Saturday 31 October 2020

A Damon Gaunt mystery - Eyes that saw not

Continued from last week's post on Isabel Ostrander, the creator of the blind detective Damon Gaunt

Unlike Thornley Colton, who displayed his skills in a number of novella length tales before getting into a novel-length adventure, Damon Gaunt's first appearance is in a serialized novel. Because of the bigger  scope of the novel, he doesn't have to show off his skills till about thirty paragraphs in. His first deduction is that the person who has brought him the case of Garrett Appleton, murdered at his home, is a cocaine addict. He bases this on the constant sniffing and rubbing of his nose.

Saturday 24 October 2020

Isabel Ostrander - Author

Isabel Ostrander was a prolific writer in the early twentieth century, contributing more than thirty serials using three pseudonyms, and perhaps more under other names, to the Munsey and Street and Smith pulps in little over a decade before her untimely death. Many of these serials were later reprinted as novels, some with changed titles.

Her inclusion in this series of articles is due to her creation of Damon Gaunt, the second blind detective to feature in American fiction. The first was Thornley Colton, created by Clinton H. Stagg. Damon Gaunt is however, closer to the British school of detective fiction epitomized by Agatha Christie’s Hercule Poirot. How? We’ll see later.

Isabel Ostrander c. 1907
Isabel Ostrander c. 1907

Saturday 17 October 2020

Bibliography of the Thornley Colton stories

Continued from last week's post on Clinton H. Stagg who the creator of the first blind detective, Thornley Colton.All eight Thornley Colton stories were published in People’s magazine, Street and Smith’s companion to The Popular Magazine , from February 1913 to October 1913. One story per issue except for August 1913. People’s is one of those ultra-rare pulps you don’t hear much about, because most people haven’t seen a copy, let alone read an issue.

Which is why it is fortunate that all the Colton stories and the novel were recently reprinted by Coachwhip Publications. Coachwhip is a small print-on-demand publisher that publishes an eclectic mix of titles on crypto-zoology, mysteries, history and business. Their mystery lineup is worth checking out.

Saturday 10 October 2020

Clinton H. Stagg - Author, Script Writer, News Reporter

Clinton Holland Stagg, the creator of the first fictional blind detective, was born on 22 November 1888 in Newark, Essex, New Jersey to William E. Stagg and Annie Stagg (neĆ© Holland). There is no record of his father’s profession at the time of his birth. In the 1900 census, Clinton is listed as “At School”, and his father’s occupation is “Machinist”. The family had moved to Bloomfield, less than 10 miles distant from Newark. A younger brother, Horace was 9 years old and attending school.

Clinton H. Stagg - Creator of the first blind fictional detective
Clinton H. Stagg - Creator of the first blind fictional detective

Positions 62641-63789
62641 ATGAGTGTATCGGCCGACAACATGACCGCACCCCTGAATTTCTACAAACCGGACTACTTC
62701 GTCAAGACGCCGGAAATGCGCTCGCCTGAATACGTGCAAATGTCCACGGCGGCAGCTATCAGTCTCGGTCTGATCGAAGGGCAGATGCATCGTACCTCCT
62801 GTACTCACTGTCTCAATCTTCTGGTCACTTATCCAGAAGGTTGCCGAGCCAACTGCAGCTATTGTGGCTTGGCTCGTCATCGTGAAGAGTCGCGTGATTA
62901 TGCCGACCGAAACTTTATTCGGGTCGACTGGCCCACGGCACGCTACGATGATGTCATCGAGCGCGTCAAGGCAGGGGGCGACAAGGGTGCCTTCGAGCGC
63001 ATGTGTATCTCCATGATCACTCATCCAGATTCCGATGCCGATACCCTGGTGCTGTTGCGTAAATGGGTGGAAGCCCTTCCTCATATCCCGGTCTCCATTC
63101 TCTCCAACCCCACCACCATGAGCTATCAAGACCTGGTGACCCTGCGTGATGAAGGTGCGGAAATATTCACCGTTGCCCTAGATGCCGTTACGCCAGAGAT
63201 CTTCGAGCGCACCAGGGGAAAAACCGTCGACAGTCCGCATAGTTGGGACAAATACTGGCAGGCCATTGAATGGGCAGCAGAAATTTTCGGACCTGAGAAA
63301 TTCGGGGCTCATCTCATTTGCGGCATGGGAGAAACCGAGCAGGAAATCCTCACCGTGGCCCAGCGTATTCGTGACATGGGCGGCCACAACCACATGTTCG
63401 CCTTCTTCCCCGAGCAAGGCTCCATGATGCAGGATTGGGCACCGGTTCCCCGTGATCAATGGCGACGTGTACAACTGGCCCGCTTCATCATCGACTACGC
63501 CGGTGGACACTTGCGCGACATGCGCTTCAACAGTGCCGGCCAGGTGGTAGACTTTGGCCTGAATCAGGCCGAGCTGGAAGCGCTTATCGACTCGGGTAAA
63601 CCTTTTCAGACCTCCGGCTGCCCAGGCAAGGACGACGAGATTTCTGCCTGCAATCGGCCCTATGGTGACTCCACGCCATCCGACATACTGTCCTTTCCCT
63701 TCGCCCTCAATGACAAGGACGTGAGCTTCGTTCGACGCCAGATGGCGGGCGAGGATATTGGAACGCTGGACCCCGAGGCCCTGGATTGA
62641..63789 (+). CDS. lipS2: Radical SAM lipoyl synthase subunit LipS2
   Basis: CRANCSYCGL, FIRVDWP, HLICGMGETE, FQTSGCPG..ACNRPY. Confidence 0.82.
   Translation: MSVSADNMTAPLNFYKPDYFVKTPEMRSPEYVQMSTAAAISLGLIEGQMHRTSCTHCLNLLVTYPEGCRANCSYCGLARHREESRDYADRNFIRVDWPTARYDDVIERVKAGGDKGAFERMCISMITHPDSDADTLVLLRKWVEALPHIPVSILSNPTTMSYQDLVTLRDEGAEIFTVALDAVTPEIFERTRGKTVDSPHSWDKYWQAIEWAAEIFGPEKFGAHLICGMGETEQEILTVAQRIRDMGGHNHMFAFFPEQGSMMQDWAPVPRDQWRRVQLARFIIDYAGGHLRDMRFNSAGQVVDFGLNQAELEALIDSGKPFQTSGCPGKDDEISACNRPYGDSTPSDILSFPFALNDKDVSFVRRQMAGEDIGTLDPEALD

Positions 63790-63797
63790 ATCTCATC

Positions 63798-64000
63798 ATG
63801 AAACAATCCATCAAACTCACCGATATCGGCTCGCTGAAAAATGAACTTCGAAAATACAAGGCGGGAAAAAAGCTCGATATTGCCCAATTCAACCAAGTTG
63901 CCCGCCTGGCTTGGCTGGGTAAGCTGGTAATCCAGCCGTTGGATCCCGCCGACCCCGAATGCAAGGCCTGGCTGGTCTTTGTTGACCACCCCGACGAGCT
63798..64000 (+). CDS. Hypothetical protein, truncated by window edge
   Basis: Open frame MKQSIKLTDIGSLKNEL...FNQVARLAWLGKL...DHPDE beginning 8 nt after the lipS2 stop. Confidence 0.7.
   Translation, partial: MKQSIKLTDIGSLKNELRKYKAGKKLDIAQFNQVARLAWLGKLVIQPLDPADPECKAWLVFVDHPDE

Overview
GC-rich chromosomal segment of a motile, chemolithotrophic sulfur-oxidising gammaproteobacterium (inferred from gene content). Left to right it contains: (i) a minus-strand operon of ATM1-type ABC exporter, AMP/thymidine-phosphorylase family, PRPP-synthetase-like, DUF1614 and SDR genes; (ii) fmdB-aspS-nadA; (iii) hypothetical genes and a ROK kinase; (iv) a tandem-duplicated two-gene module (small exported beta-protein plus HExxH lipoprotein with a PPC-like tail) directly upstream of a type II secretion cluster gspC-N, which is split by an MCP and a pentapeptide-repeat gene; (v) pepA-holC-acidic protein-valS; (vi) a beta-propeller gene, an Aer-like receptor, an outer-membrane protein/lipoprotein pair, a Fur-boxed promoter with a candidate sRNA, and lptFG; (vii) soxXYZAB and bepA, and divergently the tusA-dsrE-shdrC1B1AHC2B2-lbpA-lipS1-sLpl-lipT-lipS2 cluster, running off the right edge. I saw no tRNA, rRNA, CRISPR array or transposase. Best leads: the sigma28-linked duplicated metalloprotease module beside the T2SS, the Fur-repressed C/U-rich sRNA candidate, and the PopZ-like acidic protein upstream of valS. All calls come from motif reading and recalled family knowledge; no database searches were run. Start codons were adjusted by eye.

Saturday 3 October 2020

The first blind detective in modern English fiction

October is Blindness Awareness Month when the National Federation for the Blind (NFB), holds outreach activities to create opportunities for people to meet blind people living in their communities and to realize that blind people are vital contributing members of society.

My small contribution to this is to get you to meet the earliest blind detectives and their authors. Three of them in fact:

Clinton H. Stagg’s Thornley Colton appeared in a series of stories in Street & Smith’s People’s Ideal Fiction Magazine starting in February 1913
Ernest Bramah’s Max Carrados made his debut in the British tabloid, The News of the World on August 17, 1913 and made one appearance in Flynn’s Detective Fiction
Isabel Ostrander’s Damon Gaunt appeared in the Munsey pulps - The Cavalier, The Argosy, first appearance not known to be earlier than February 1914

Thornley Colton appeared in eight stories in People’s Ideal Fiction Magazine from February to October 1913, beating Ernest Bramah’s Max Carrados (first appearance in The Coin of Dionysus, published in News of the World, August 17, 1913) by six months, and Isabel Ostrander’s Damon Gaunt by over a year (first appearance in Eyes that see not, published in The Cavalier, Feb 14, 1914). It’s possible that there could be an even earlier story, yet undiscovered, but until then Stagg and Colton have first place in the pantheon of blind detectives.

Hellen Keller (photo courtesy the Library of Congress)

Why did so many blind detectives appear at around the same time? I think it had to do with Helen Keller. Born in 1880, she overcame many obstacles to become the first deaf-blind graduate of Radcliffe College for women. She graduated summa-cum-laude, and published her autobiography in 1902. The Story of My Life was a best-seller, and by 1913, Keller was on a lecture tour around the United States, going from city to city and giving talks on her experience as a blind person.

By 1913 the world had seen blind people match their sighted brethren in skills and accomplishments. Sir Arthur Conan Doyle had been writing Sherlock Holmes’ stories for over a quarter century, and detective stories were a staple of popular fiction in the all-fiction rough paper magazines and their more sophisticated counterparts. Then, as now, an author of detective fiction needed something different –the setting, the crime, the detective or the criminal - to differentiate his story from the crowd. While Stagg wasn’t unique in picking blindness as his detective’s distinguishing characteristic, he was the first to be published.

Next week: Clinton Stagg and Thornley Colton